Expectations From Peace Activists

Materials: Paper, pencils

Exercise description

This exercise may be carried out together with the exercise Criteria for Activists (“Dub” Island), or independently from it.

Version 1: A piece of paper with the criteria for peace activists from the previous exercise is placed where  it  can  be  seen  everyone.  Discussion  in  the plenary follows: What is realistic to expect from people committed to peacebuilding? What applies to you personally? Which criteria do you personally meet? Which ones can you admit to not having and/or to not wanting to have?


Version 2: After the exercise Criteria for Activists (“Dub” Island), the brainstormed criteria are put on paper (one criterion per sheet of paper). Trainers can add a few that they consider important for the discussion. Participants take one or several papers/concepts, and place them in a barometer with the poles: Excessive expectations and Realistic expectations. These are followed by a discussion: Would somebody change the position of a particular concept in the barometer? Why? (For more information on the large barometer method see p. 64.)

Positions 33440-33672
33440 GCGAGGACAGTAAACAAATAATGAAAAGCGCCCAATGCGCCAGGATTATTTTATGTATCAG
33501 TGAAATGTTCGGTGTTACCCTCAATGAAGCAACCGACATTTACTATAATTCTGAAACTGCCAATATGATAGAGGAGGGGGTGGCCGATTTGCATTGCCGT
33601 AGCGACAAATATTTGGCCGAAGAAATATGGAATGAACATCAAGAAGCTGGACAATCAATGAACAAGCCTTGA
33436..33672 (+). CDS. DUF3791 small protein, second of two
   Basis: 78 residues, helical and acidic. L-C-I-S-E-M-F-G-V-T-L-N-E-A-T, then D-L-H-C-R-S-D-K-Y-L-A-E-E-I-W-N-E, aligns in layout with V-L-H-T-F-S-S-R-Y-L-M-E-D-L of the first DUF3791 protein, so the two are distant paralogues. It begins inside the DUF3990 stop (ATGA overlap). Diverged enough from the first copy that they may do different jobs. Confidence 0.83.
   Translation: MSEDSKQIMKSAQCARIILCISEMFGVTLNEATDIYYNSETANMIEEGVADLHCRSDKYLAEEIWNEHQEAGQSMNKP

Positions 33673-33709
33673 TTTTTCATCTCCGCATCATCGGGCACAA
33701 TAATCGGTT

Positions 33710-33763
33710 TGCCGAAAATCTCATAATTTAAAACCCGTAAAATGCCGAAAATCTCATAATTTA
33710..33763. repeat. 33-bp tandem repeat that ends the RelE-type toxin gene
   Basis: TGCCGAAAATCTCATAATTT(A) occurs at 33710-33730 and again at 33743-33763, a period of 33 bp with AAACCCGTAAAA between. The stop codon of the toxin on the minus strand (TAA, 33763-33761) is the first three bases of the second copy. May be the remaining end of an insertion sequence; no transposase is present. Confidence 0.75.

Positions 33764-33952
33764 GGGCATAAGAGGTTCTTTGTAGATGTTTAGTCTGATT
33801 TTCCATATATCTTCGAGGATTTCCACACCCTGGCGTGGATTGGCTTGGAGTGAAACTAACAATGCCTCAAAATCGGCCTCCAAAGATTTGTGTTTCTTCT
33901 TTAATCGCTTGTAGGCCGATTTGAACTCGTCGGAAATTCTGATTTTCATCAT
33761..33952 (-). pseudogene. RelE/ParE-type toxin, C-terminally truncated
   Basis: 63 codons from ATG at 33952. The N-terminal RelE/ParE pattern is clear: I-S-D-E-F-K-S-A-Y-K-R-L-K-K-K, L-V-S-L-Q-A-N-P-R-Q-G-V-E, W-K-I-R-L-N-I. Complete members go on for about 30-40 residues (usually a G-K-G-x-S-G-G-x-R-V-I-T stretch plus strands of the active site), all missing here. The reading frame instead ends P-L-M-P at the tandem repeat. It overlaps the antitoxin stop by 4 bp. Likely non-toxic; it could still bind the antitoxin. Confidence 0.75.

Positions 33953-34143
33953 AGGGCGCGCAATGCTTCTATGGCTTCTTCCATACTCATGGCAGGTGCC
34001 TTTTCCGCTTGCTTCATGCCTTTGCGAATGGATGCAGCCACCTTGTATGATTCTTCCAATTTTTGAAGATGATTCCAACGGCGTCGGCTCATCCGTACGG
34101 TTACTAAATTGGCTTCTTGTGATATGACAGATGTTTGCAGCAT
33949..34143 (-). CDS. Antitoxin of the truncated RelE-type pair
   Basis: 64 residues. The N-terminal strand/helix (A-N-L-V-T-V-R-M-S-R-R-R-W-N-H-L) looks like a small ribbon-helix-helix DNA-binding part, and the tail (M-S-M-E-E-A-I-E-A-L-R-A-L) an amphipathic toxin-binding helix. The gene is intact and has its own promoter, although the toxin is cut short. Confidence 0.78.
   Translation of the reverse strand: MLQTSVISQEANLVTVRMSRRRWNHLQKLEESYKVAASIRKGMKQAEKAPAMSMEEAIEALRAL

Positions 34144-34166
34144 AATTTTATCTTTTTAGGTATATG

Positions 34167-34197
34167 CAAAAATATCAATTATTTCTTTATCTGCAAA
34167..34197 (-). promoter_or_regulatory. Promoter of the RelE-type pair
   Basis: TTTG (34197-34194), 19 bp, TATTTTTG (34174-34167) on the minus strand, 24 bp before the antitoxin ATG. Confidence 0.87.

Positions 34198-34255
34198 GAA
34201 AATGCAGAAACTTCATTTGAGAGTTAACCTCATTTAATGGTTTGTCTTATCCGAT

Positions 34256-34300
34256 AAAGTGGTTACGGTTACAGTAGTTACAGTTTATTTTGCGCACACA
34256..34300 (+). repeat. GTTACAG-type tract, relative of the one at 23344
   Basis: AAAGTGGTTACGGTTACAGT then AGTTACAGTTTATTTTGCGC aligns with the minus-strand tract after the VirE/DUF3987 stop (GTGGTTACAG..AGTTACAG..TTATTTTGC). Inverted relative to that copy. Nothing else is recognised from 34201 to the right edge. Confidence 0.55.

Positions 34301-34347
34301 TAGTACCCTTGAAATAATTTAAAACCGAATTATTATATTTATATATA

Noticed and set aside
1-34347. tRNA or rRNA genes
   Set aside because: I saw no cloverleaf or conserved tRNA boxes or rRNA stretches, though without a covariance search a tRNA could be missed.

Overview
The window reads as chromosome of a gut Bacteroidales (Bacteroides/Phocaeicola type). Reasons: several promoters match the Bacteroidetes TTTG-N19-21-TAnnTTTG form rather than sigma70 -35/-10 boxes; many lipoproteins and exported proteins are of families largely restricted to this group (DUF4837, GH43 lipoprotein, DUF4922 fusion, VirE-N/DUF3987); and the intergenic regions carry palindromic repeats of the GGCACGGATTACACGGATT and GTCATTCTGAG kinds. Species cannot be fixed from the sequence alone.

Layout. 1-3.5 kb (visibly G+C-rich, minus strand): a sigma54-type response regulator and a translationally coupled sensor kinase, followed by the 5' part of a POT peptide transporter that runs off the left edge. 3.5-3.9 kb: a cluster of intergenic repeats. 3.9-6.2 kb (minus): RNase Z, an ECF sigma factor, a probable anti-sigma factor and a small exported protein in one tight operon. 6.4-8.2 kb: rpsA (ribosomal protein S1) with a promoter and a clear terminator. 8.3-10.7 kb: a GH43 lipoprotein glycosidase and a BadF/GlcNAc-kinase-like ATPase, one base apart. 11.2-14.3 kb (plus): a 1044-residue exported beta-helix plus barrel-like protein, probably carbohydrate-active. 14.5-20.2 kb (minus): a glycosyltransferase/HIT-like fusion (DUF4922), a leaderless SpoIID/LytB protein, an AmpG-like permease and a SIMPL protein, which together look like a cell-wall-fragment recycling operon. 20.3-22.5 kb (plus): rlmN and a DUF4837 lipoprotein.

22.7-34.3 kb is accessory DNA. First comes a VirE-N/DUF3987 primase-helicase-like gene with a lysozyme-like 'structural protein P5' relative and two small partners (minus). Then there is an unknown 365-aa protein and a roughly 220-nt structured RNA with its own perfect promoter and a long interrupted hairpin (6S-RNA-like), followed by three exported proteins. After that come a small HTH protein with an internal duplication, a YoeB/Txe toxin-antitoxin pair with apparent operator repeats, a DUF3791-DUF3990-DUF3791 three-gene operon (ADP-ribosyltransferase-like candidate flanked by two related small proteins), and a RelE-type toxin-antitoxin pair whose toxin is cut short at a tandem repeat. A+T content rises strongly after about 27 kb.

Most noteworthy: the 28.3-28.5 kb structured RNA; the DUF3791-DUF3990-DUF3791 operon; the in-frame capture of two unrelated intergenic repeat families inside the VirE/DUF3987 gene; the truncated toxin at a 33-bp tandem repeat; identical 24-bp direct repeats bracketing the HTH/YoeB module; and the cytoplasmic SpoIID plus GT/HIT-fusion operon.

Version 3: This is done independently of the exercise Criteria for Activists (“Dub” Island). The task is for each participant is to write down criteria that peace activists would have to comply with, on several sheets of paper (one criterion per sheet of paper). After that, the exercise unfolds as in version No 2.

Type of exercise:


45-90 min


Very often, expectations and preconceptions of what peace activists are like are quite excessive
– they are perfect, faultless super-humans! – such that no one else would actually engage in peacebuilding because they feel they would certainly fail to make the grade. It is important to empower people and give these peace workers a human face, with flaws and shortcomings, and create a picture in which all individuals can work on peacebuilding if they want to.

Possible difficulties:

Workshop example:

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